At the legislature’s direction, the Court has set out upon a path it has never previously taken. Today the Court writes law in a context divorced from the decision of any particular case and in an area not involving the customary work day rules of court like procedure, evidence, and lawyer/judge discipline. The Child Support Guidelines involve difficult and abstract questions of policy that the people’s elected representatives, not this Court, should decide. At the very least, an executive agency should promulgate such rules according to standards set by the legislature.3

Maine subsequently enacted its child support guidelines by legislative act.4

Similarly, Alaska adopted its guidelines by court rule. One justice dissented, stating that the new court rule purported to establish substantive rules of law governing support awards. Citing the Alaska Constitution,5 the dissent claimed the court was empowered to make rules of law only in actual cases, in the administration of the courts, and in matters of practice and procedure.6 The same constitutional argument was raised when Arkansas adopted its child support guidelines by order of the Supreme Court, when one justice declared that the legislature had unconstitutionally delegated the authority to legislate to the court.7 In both Alaska and Arkansas, however, the majority of the court declared that the legislation authorizing the court to promulgate child support guidelines must be presumed to be constitutional; any challenge must come from party litigants.

The same arguments were raised by private litigants in Arizona.8 In that case, the court disposed of the constitutional argument by declaring, ““he guidelines are merely that, guidelines. They are to assist the trial courts of Arizona in applying the factors set forth in the statute.”9 Because the guidelines operate as a presumption, they are merely “procedural” in nature, and not a substantive rule of law. Thus, promulgation of the guidelines were within the court’s rule-making ability. The courts of Alaska,10 Delaware,11 the District of Columbia,12 and Ohio,13 also agreed that promulgation of child support guidelines were within the court’s rule-making powers.14 The courts must, however, adhere to proper procedure in exercising their rule-making powers.15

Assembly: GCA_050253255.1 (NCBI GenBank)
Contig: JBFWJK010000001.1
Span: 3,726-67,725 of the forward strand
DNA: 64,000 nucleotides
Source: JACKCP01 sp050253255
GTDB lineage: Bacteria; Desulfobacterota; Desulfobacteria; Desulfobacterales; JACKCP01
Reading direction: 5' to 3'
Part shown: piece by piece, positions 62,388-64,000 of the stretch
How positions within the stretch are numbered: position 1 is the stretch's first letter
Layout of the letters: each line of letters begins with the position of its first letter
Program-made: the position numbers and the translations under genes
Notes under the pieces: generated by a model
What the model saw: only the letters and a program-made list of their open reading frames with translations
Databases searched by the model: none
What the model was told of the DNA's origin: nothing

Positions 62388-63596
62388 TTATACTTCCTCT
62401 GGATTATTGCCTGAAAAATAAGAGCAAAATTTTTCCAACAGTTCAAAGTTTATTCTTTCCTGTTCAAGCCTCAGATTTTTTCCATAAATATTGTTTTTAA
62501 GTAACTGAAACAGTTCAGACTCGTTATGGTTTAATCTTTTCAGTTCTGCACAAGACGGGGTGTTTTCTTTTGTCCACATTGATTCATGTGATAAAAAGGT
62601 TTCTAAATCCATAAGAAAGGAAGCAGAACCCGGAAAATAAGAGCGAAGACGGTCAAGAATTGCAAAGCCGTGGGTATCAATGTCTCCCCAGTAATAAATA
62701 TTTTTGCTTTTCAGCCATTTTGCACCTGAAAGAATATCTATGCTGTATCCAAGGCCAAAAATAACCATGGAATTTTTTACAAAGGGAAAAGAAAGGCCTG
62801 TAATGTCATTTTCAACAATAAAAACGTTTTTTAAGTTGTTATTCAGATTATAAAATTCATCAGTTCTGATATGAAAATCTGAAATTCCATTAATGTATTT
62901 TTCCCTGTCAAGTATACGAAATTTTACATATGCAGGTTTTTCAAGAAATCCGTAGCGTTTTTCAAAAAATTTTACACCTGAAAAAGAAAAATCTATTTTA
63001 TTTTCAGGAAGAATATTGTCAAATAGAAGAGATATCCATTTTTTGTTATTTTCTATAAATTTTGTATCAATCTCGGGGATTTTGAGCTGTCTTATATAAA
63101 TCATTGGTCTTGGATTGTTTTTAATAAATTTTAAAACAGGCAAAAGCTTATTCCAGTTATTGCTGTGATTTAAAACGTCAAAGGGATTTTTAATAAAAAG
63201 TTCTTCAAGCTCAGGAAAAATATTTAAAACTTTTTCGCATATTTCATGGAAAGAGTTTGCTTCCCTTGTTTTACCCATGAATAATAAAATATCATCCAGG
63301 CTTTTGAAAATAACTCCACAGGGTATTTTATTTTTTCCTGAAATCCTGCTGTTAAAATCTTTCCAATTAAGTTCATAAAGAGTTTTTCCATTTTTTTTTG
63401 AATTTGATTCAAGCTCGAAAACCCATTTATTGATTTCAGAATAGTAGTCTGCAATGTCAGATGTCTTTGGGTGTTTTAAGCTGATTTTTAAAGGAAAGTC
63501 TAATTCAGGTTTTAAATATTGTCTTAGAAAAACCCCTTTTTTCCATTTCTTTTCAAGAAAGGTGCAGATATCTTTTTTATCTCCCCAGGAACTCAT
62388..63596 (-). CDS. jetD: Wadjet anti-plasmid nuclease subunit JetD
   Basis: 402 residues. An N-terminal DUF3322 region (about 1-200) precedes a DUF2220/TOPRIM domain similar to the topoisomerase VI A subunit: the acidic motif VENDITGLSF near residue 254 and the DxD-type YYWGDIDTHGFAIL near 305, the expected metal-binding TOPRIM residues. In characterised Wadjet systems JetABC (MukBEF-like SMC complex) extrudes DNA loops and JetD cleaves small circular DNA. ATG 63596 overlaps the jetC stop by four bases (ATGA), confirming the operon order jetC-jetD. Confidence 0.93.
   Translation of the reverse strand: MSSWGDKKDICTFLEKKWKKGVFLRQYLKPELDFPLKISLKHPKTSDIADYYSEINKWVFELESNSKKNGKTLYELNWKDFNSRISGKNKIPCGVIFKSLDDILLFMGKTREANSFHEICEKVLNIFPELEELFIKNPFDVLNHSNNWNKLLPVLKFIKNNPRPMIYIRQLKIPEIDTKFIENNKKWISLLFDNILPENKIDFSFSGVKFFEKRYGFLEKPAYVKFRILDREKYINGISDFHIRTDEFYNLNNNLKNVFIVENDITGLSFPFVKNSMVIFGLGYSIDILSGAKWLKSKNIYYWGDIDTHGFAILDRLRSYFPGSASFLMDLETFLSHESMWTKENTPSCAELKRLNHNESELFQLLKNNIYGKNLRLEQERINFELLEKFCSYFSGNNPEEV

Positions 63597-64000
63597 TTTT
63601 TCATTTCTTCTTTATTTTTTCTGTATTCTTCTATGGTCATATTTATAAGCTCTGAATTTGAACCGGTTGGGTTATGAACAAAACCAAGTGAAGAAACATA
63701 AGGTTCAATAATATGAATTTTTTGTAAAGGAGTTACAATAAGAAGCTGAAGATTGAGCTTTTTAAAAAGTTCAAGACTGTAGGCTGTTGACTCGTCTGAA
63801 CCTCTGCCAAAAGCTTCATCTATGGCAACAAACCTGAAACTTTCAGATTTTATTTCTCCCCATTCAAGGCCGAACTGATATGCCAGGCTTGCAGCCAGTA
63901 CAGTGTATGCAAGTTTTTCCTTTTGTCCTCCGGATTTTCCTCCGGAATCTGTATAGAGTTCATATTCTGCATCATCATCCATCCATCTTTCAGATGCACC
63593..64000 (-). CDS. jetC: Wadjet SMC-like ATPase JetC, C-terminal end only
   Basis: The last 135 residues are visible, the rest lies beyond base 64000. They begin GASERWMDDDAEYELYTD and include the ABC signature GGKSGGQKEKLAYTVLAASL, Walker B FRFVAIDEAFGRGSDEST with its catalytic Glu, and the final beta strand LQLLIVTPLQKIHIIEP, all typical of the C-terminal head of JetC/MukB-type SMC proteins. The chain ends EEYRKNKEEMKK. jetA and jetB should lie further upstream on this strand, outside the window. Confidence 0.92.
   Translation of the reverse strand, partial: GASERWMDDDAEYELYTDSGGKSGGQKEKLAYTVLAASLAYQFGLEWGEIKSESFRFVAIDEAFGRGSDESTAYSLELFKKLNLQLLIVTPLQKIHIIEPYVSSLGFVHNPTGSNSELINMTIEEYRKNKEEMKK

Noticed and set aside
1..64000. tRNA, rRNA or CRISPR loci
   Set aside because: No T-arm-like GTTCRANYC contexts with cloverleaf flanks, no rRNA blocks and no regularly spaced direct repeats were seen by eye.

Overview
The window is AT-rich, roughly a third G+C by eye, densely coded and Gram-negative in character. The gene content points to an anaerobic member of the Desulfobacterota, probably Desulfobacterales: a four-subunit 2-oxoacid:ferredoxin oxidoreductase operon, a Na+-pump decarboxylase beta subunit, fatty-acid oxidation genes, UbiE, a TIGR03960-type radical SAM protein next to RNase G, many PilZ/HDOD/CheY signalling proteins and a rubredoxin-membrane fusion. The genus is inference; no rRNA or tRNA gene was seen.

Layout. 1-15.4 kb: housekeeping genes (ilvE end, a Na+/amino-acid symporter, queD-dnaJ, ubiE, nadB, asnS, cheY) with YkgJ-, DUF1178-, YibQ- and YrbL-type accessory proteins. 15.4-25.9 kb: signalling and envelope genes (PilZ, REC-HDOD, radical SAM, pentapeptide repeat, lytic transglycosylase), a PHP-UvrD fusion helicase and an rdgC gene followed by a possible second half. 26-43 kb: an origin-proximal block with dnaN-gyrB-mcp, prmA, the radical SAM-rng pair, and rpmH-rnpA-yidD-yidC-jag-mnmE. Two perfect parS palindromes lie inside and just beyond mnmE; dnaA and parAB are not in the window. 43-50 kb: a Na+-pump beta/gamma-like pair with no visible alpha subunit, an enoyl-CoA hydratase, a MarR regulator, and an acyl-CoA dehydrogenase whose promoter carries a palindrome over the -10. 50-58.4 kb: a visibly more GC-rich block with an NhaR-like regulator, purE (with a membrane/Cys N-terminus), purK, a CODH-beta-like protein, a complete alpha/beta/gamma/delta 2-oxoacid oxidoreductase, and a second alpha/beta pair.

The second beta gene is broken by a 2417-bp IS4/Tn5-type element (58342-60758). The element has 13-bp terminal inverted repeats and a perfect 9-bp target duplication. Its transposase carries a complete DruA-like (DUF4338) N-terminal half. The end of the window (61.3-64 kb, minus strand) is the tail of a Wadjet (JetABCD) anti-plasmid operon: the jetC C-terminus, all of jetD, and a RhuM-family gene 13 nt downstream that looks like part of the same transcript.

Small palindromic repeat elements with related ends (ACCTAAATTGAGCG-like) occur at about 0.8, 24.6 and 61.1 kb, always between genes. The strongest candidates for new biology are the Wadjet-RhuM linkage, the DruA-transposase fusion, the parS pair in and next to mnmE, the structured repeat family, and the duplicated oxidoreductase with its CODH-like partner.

B. Enactment by Legislature

Where the guidelines were enacted by the legislature, some litigants have argued that such action encroached on judicial discretion.

In Boris v. Blaisdell,16 the father argued that the Illinois child support guidelines violate the separation of powers requirement of the Illinois Constitution. The court disposed of this argument by characterizing the child support guidelines as involving the application of substantive law. Thus, the enactment of child support guidelines could no more be an incursion into the power of the judiciary than the prior law establishing child support awards pursuant to certain enumerated factors.17

C. Enactment by Administrative Regulation

Finally, where the guidelines were adopted by administrative regulation, the constitutional challenge was based on the argument that the administrative agency enacting the child support guidelines must do so in accordance with the state’s version of the Uniform Administrative Procedures Act. Failure to do so will render the guidelines infirm. This argument was successful in Illies v. Illies.18 In that case, the court held that the North Dakota Department of Human Services is an administrative agency subject to the strictures of the state’s Administrative Agencies Practice Act. The regulations were subsequently re-promulgated in accordance with the act.